We got our first dog, Andy, when I was three. I don't remember him as a puppy but I don't remember not having him around. Honestly, who could say no to a sweet face like that?
He stuck around until I was in middle school when his ailments finally caught up with him. It was a sad day when we had to say goodbye to him.
Clay's racing tattoos
Clay didn't come along until I was well into high school. We didn't get the pleasure of knowing him as a puppy because he was raised to race. After an unsuccessful career, he was sent to be a part of an inmate program in which each dog was assigned to a prisoner who was responsible for teaching their greyhound some basic house manners. Clay, like all race dogs, had lived his life in a kennel. His inmate was in charge of teaching him to potty outside, sit, stay, lay under the table at mealtime, speak on command and walk on a leash, among other things.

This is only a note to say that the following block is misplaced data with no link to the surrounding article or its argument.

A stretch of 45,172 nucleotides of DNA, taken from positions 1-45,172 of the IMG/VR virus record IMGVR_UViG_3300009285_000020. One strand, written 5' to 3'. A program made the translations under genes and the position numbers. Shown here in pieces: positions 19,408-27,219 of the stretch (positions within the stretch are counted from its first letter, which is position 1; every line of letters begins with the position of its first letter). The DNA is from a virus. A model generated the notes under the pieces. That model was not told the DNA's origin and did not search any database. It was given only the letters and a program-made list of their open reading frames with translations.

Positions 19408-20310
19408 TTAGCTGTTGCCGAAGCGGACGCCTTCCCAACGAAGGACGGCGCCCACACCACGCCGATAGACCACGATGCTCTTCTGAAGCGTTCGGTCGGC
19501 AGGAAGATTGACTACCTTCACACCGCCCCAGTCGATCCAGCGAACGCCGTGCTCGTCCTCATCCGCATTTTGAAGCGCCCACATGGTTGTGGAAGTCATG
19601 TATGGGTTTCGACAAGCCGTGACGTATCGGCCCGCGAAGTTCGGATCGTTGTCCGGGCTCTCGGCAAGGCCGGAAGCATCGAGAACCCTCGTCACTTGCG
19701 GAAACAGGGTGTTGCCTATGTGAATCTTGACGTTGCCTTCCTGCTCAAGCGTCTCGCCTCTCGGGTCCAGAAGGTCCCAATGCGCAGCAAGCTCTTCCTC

When Clay joined our clan, we received a letter from his previous caretaker, along with a denim coat he'd stitched himself out of old jeans. The hardened biker that trained Clay cried when he was adopted. Clay is that special.
Clay is still in good spirits though his cancer is starting to catch up to him. His lymph nodes have swollen and he has some mild edema under his jowls, so much so that he's starting not to look like himself. Still, he gulps down his food and races around the backyard, then comes in and sleeps on his chair.
One of my defining characteristics is my love of animals. I've always been intrigued by them and am forever enjoying their companionship. While no animal replaces any human relationship I've had, they all fulfill a specific and important role for me. When the time comes, Clay will be sorely missed. Until then, we just keep growing more attached to our sweet dog.